When My Latest Novel's first lp Wolves came out it didn't really sound like anything else around, full of quirky intelligent songs that seemed the delight in taking a round about route and surprising you with sudden U turns.

This track is anther great example of taking a lyric and overlaying both a spoken and sung vocal

The Job Mr. Kurtz Done - My Latest Novel

Saturday, 22 January 2011

The Spoken Word part 5 - The Personal

I don't really know why I like this one. If you listen to the lyrics .. well it is a bit cringe worthy (all that Evening Standard stuff). However, something about Bob Geldof's speaking voice and the acoustic guitar on the rootsy backing track track fit as if made for each other. I guess I also like the fact that the lyrics cover the mundane and it is in the mundane that the wonder of life exists (although I think I'm reading way to much into this). I also like the way it suddenly switches from what you think of as private musings to being addressed to someone specific. I think this is one of those spoken word songs that either the words or music wouldn't work on their own but together they kind of pull you in.

Having said all of that I'm fully expecting a number of you to not like this at all!

I've had a removal order for a previous Bob Geldof song so removed this link as well as can assume the same would apply

Friday, 21 January 2011

The Spoken Word part 4 - the abstract

One band that made spoken word the rule rather than the exception was Bristol's the Blue Aeroplanes. Featuring a large ever changing line up that featured an on stage dancer way before Bez was twisting any melons. They produced complex melodies that backed what can best be described as the even more complex beat poetry of lead "singer" Gerard Langley.

I've know idea what most of the songs are about but there is something hypnotic about Langley's voice and it is individual phrases and an overall mood that tends to stick in the mind long after the final guitar chord has faded.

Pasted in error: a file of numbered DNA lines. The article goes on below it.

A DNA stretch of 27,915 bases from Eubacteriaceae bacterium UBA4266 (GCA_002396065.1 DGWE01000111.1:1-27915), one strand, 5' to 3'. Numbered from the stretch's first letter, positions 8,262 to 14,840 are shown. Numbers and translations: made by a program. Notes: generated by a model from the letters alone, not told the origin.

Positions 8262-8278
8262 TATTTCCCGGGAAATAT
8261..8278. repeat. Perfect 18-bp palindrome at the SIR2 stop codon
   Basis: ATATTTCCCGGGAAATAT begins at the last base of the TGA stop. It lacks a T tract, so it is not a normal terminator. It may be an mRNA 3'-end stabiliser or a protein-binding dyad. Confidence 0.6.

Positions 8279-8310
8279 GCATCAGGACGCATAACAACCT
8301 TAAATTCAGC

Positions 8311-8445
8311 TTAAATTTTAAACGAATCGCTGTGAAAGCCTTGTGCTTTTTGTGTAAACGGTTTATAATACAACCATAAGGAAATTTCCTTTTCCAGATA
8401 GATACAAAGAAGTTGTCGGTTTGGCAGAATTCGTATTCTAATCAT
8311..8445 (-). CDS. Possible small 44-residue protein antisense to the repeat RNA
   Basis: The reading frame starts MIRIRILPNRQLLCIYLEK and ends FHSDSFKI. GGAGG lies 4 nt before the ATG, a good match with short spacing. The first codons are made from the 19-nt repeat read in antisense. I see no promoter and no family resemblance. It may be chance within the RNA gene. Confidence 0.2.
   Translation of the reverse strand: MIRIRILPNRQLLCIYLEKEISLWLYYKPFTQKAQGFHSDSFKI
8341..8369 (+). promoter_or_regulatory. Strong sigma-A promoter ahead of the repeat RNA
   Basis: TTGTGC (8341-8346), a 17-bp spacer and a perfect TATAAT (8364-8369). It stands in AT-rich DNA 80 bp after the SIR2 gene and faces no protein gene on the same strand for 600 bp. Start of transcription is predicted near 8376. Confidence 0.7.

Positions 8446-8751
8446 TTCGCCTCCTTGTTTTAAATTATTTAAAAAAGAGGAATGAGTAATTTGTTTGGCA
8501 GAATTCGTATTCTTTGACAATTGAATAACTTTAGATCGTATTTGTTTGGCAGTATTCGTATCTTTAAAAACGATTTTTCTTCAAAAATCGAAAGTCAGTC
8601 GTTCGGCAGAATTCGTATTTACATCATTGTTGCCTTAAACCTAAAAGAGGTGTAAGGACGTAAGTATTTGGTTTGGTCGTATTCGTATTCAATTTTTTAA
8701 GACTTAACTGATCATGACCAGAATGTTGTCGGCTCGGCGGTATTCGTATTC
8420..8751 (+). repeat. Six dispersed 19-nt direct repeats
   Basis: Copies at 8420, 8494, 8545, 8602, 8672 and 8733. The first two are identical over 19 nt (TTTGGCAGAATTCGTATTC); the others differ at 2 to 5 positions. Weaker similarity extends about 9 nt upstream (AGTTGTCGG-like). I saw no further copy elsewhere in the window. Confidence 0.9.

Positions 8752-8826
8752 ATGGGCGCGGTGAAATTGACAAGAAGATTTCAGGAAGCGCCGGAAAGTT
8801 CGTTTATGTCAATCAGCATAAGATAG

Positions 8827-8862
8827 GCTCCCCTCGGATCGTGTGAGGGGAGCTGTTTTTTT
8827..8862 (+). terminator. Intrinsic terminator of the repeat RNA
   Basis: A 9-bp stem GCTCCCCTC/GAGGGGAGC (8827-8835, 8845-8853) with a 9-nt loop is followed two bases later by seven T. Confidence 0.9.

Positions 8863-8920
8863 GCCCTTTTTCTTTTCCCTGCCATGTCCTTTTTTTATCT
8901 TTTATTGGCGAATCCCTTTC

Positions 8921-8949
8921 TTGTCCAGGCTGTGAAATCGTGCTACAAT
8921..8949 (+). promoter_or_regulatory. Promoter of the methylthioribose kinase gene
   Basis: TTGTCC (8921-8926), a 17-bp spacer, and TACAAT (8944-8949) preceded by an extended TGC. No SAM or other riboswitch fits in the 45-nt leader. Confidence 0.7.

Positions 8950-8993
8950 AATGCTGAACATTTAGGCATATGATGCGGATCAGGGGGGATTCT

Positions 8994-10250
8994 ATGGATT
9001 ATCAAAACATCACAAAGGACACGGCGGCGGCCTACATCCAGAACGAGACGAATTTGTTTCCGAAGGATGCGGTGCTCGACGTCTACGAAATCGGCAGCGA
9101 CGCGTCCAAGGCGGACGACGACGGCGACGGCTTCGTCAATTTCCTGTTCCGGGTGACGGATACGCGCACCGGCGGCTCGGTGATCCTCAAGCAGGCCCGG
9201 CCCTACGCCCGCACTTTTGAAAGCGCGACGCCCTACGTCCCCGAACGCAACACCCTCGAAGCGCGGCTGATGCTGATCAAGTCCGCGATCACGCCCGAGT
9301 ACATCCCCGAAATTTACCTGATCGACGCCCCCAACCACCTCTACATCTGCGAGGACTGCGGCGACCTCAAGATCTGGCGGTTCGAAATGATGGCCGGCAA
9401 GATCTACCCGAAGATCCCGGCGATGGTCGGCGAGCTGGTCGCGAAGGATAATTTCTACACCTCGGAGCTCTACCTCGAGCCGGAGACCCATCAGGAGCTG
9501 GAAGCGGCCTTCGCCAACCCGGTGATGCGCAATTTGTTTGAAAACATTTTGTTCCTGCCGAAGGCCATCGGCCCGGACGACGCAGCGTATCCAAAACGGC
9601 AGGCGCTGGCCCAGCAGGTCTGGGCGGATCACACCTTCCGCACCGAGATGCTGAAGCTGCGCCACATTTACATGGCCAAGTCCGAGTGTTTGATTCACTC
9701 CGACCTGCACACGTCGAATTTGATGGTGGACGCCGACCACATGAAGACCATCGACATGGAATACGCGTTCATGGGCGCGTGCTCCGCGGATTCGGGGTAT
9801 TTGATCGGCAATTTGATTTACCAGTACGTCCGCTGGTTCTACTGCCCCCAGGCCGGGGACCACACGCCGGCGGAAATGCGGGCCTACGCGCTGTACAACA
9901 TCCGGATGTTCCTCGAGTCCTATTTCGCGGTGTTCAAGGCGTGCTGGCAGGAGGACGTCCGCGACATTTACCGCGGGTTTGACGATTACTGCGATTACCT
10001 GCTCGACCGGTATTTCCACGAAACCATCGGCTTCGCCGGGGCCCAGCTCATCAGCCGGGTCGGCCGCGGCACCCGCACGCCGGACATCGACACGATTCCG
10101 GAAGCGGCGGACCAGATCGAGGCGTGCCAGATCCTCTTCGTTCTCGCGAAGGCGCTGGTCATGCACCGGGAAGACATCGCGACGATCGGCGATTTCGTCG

It wasn't until the 5th lp Swagger that I got into them and the song I've posted is a short quieter track from that lp

I bought this and 2 other lps (Beatsongs and Life Model) but then kind of drifted away after that although listening to these lps again it has made me want to give some of the other 12 or so compilations and lps a go.

Best place to start is the compilation lp Huh which you can buy here

Thursday, 20 January 2011

Spoken word part 3 - the mystical

After the novel comes the mystical poem. Mike Scott has or is about to perform a whole evening of W B Yeat's poetry set to music. Fisherman's Blues contains his first stab with The Stolen Child. The spoken part by traditional Irish vocalist Tomás Mac Eoin gives just the right balance of the beguiling mysticism with a hint of menace.

Where dips the rocky highland
Of Sleuth Wood in the lake,
There lies a leafy island
Where flapping herons wake
The drowsy water rats;
There we've hid our faery vats,
Full of berrys
And of reddest stolen cherries.
Come away, O human child!
To the waters and the wild
With a faery, hand in hand.
For the world's more full of weeping than you can understand.

Where the wave of moonlight glosses
The dim gray sands with light,
Far off by furthest Rosses
We foot it all the night,
Weaving olden dances
Mingling hands and mingling glances
Till the moon has taken flight;
To and fro we leap
And chase the frothy bubbles,
While the world is full of troubles
And anxious in its sleep.
Come away, O human child!
To the waters and the wild
With a faery, hand in hand,
For the world's more full of weeping than you can understand

Where the wandering water gushes
From the hills above Glen-Car,
In pools among the rushes
That scarce could bathe a star,